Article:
One of my favorite novels of all time is Roadside Picnic, by Arkady and Boris Strugatsky. Written in Soviet Russia, it’s the tale of a place called The Zone, which was the site of an alien visitation. After the aliens inexplicably left, The Zone became the place of strange anomalies: the laws of physics were altered, residents in areas surrounding the Zone would give birth to dead relatives, and the place itself never showed any signs of decay, seemingly frozen as it was, even though some decades passed since the visitation. A group of scavengers called “Stalkers” would venture illegally into the Zone to gather artifacts to sell to scientists, setting up a black market of sorts. The main character, Redrick Schuhart, was one such Stalker. A man with no real sense of belonging, he felt a strange attraction to the Zone, and did not care if the Zone would one day claim him. The novel is a fascinating, tragic read. It also inspired the movie “Stalker”, and the videogame “S.T.A.L.K.E.R.: Shadow of Chernobyl”. I highly recommend checking them out. But anyways….
Back in Puerto Rico there was an old, abandoned refinery in the southern coast of the island that you could see from the highway. A decayed monument of industry, it’s chimneys standing like rusted, ironclad golems, watching over the land for intruders. Many times I drove past with friends and they would comment how creeped out they were by the place. I admit I did not share the same feeling. The place had a certain sad loneliness to it. Forgotten, decaying, biding it’s time as the salty air and the desert winds battered it mercilessly over the decades.
One day I decided to check the place out. I packed my film camera, flashlight, cigarettes, some pot, and my hoodie. After an hour and a half drive, I took the exit that led me to this monolith. I parked my car in front of an old wooden shack that served as a bar to the few locals that lived in that dry, dusty area. There were a few shirtless, barefoot children playing and riding old, rusty bikes on wheels that were missing tires. I went into the bar, bought a beer, sat outside, lit a cigarette, and studied the area around the refinery. There was a rusted fence surrounding the perimeter, topped with barbed wire. Climbing it would be out of the question, unless I wanted to catch some gangrene should I cut myself attempting it. I had to find another way in.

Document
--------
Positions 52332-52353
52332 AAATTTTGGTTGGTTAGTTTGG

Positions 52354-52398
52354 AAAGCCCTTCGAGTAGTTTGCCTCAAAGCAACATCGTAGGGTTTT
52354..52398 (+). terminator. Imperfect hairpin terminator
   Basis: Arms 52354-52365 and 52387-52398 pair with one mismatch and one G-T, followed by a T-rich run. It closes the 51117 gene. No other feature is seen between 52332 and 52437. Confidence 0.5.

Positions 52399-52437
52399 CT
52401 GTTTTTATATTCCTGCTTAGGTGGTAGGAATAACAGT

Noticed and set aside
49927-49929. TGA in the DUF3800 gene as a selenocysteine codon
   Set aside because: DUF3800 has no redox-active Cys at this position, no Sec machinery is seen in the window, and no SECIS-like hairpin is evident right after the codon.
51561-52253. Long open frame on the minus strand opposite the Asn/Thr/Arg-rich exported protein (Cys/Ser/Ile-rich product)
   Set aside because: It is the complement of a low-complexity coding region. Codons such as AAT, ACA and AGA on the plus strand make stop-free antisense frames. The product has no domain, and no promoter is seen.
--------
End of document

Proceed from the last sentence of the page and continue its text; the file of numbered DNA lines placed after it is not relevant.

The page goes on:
I finished my beer and walked down the road to the area. After wandering around the fence for some time, I found a dark drainage pipe that led into the complex. Pulling my hood over my head, I mustered the courage to go in. The pipe was dry and dusty, water did not travel through it for some time. Crawling through the darkness, I managed to find my way to the other side, a dry, open canal in the refinery grounds. I was in, and already the refinery was greeting me. Chains clinked in the distance as the wind blew on them, the hollow pipes howled, metal clanged as it swayed. The place came to life as I walked inside.
Walking through the inner passages of this great, metal monstrosity, I noticed empty food tins, suggesting that the place was indeed populated from time to time. Oddly, no graffiti was found, but names were crudely scrawled on the walls in charcoal. Radiation signs adorned some of the areas. The lab doors were open and various instruments lay on it’s floors. I stopped and collected some test tubes and beakers. As I climbed the loose ladders, I realized that if I were to fall, not only would it be fatal, but my body would not be found for days, weeks, even months. There was no room for error.
I took some photos and made it all the way to the top, sitting on a railing overlooking the highway and mountains. Smoking my joint, I looked down on the cars passing in the distance, wondering if they could see me. A police car passed by and I gave it the finger, even though I was probably a tiny speck in the distance in a place no one bothered to even look at. As the sun began to set, I decided to make my way down before it got dark. Crawling through the drainage pipe once again, I was back in my car just as the cars in the distance turned on their headlights.
It was not the last time I visited the refinery. I made more trips during the next few months. The last time I went, the drainage pipe was blocked by a crude web of barbed wire. Someone was trying to keep intruders out, or they probably spotted me visiting the place. Luckily I found a hole in the fence that I managed to crawl through to continue my adventure. The sounds of this place no longer made me afraid, it was a sad, lonely melody, played for the few souls who dared to venture in and keep it company. Like Redrick Schuhart in Roadside Picnic, I had found my “Zone”.
It’s been nearly ten years since I last visited. Last I heard they were using the place as a makeshift storage facility of sorts and personnel were now stationed there. I felt a pang of sadness, yet I knew that even if it was still abandoned, I would probably not go back in. Even though I had discovered it’s secrets, I was once again a stranger to the place. But I would always remember the moments I spent all alone up in the walkways, the Zone singing it’s song to me.